In the Cevennes, the Protestant resistance spirit is still alive.
This week-end in Strasbourg , The French Protestants celebrate the 500 years of the Reform.
Is was in October 1517 that Luther published his 95 thesis against the indulgences. In Mialet, historical ground of the Protestantism, the community keeps the traditions alive with care and reserve.
Ewes run, agile and fast on a difficult path cut deep into the grey granitic rocks. It is raining cats and dogs. ‘’ A blessing, says the shepherd, four months of draught! We have been waiting for this water…’’. His eyes are full of emotion, a reflection of these sparkling schist stones that seem alive all of a sudden; as if the austere Cevennes possessed an interior soul. Those mountains keep their secrets , though. One of them is deep in the shepherd’s bag. It’s a book. He never shows it. The pages are worn out, exhausted…. Here is a bible. Every day, month after month, year after year, this man reads it all the time. He who knows as how to talk to his herd, also discusses with God. But this private conversation, this shy farmer wouldn’t have revealed it. The knowledge came from an indiscreet question.
In the same vein, his prayer which happens far from the crowd. “ The ‘’ Our Father’’ is never the same prayer. I do interpret it every day, according to life and events that occur. ‘’. Grand-son and son of Protestant pastors, Jacques Verseils, 66, didn’t follow the family path, but he lives his Christian faith differently. His own pastoral life follows the steep steps of this rebel countryside and implies firm commitments. With his wife, Colette, they invite guests in their kitchen, warmed by a good wood fire. The ‘’ tic tac ‘’ of the high long clock rhythm the sleepy life of Paussanel, the close by hamlet. Nothing superfluous but the fare is generous, fed by the garden and the farm animals.
The house has been at the heart of the family for the last four centuries.
Thursday night, about twenty neighbours were here, in this household. They were having dinner , after having shared …… The Gospel according to Saint John an its famous prologue.’’ I am always amazed by this prologue says Jacques Verseils, everything is said in it ‘’. A short discussion happened on the translation of one of the section of the Gospel, with five bibles translations on the table. That wasn’t enough , though and a sixth bible was fetched from the bedroom to resolve a specific meaning.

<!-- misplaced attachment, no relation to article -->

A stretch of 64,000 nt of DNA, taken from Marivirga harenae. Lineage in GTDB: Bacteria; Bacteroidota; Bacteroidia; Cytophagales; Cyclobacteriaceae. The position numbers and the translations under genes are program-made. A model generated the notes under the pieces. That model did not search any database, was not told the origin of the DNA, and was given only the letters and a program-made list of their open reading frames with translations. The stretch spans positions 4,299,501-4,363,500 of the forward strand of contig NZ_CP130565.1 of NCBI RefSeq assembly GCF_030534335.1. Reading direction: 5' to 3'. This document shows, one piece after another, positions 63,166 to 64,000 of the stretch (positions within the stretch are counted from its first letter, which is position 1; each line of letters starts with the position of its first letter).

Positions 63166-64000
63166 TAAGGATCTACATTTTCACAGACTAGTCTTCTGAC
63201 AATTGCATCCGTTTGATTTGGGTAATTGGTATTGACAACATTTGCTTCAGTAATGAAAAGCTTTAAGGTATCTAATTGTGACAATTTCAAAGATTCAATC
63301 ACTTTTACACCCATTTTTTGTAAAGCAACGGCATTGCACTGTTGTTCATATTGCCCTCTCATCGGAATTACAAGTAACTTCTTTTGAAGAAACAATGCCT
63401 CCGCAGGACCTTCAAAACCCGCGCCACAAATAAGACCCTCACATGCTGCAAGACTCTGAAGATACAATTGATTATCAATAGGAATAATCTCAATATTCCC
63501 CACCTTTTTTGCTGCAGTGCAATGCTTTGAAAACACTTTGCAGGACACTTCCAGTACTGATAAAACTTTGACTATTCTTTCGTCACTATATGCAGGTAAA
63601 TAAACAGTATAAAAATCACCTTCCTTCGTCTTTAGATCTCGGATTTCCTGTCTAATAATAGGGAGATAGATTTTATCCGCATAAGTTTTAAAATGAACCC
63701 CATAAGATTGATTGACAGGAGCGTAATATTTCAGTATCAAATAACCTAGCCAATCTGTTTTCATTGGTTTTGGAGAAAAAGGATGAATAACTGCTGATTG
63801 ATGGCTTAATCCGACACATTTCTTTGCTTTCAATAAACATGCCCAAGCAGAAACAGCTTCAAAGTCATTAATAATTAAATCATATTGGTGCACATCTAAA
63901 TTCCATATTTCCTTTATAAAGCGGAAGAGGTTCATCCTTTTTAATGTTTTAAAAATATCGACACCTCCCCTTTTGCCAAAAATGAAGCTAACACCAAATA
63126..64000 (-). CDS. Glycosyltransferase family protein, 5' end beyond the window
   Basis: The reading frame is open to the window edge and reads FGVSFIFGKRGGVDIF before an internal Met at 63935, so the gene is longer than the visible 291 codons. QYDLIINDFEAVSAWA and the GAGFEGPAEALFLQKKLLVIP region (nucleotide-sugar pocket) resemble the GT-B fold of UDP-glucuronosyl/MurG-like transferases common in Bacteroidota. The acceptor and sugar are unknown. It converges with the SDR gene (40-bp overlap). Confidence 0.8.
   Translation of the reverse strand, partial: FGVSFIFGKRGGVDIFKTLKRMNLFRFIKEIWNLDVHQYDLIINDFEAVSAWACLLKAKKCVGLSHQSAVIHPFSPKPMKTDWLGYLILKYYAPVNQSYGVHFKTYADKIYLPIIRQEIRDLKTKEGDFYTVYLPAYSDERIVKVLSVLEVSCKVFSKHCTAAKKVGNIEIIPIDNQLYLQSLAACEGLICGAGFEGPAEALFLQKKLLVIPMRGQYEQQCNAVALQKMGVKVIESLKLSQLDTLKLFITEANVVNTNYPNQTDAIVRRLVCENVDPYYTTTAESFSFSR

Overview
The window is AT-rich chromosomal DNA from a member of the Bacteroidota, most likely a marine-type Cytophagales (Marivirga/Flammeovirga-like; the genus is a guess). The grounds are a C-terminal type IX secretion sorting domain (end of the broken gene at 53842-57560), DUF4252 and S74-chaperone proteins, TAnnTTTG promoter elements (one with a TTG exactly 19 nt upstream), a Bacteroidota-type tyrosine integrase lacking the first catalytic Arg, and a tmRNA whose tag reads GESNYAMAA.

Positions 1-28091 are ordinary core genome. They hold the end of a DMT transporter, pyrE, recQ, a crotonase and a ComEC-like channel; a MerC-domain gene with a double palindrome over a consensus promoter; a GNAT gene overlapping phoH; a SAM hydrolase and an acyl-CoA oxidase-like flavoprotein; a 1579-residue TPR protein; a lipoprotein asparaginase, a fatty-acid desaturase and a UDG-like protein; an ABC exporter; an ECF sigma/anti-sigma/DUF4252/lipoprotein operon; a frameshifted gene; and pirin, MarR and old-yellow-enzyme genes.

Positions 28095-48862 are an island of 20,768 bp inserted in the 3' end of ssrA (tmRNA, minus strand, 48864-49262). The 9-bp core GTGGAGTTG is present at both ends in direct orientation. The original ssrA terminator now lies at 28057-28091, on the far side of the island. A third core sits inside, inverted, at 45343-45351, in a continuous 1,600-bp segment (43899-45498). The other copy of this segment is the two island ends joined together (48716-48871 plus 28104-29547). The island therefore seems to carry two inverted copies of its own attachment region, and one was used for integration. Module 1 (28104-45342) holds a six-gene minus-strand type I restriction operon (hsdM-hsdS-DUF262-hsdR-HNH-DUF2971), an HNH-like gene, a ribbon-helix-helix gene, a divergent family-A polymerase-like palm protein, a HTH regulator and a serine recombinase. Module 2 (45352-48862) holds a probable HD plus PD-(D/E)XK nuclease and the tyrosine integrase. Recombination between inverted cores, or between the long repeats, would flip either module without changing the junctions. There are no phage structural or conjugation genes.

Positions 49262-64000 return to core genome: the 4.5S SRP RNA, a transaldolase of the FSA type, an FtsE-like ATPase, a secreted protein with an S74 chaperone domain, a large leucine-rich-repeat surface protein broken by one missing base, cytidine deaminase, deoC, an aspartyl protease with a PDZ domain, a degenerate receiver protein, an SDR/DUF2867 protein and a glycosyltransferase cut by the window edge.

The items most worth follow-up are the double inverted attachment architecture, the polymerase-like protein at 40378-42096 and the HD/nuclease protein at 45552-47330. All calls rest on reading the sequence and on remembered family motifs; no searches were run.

The bible , then and now ever present on this protestant land. ’’In organizing those biblical evenings, we want to renew with this old regional tradition, explains the shepherd. We don’t have a pre-established plan. We read the texts, and then we discuss.’’ Was there a common prayer? ‘’ No, we didn’t even think about that that. We have participants who are not believers, but seekers. I go the Temple o Sunday, but here we are outside the institution. In any case, this group is not ‘’Protestant’’ in the ecclesial meaning. We have invited people from our neighbourhood. They came. In our Cevennes, the neighbourhood was within half an hour of walking, now it’s half an hour of driving.
Initially this shepherd was a Professor of Literature and he is very well known in this rural area (finage). In the 1980, Jacques Verseils founded the Abraham Mazel association (Abraham Mazel was a figure of the local Protestantism). This association fought against a dam project in the region (and won). It also restored “la maison Mazel’’, his native home. The house has become a museum as well as a centre for conferences, training on the themes ‘’ Resistances ‘’ and ‘’ freedom of conscience’’. Jacques Verseils, though hesitates to qualify himself as a Protestant. For him, it is ‘’ the individual that counts, and not the external denomination, that’s the Protestant spirit I am trying to inspire’’. In his parish, he just founded “L’Entraide de Mialet ‘’ ( Mialet Assistance ). ‘’ Open to all’’, it is aimed to help the underprivileged populations.
The same commitment , but also the same religious restraint can be found in the village of Mialet itself. Philippe Herbster, 54 opens the door of the Mas Soubeyran, native home of another famous protestant named Rolland. The house is now the “ Musée du Désert ‘’ . The different rooms commemorate the Protestant epic story in the Cevennes. He narrates precisely and with a restraint passion, an history that gives a meaning to his life and moves the visitors deeply. More than 30.000 people visit the museum every year. Recently, a person named “Duhamel’’, American and Protestant was researching his French family roots. “But this house is not a pilgrim site, insists Philippe Herbster, not a place of worship and still less a sacred space. It is a remembrance site. Only God is Holy ‘’.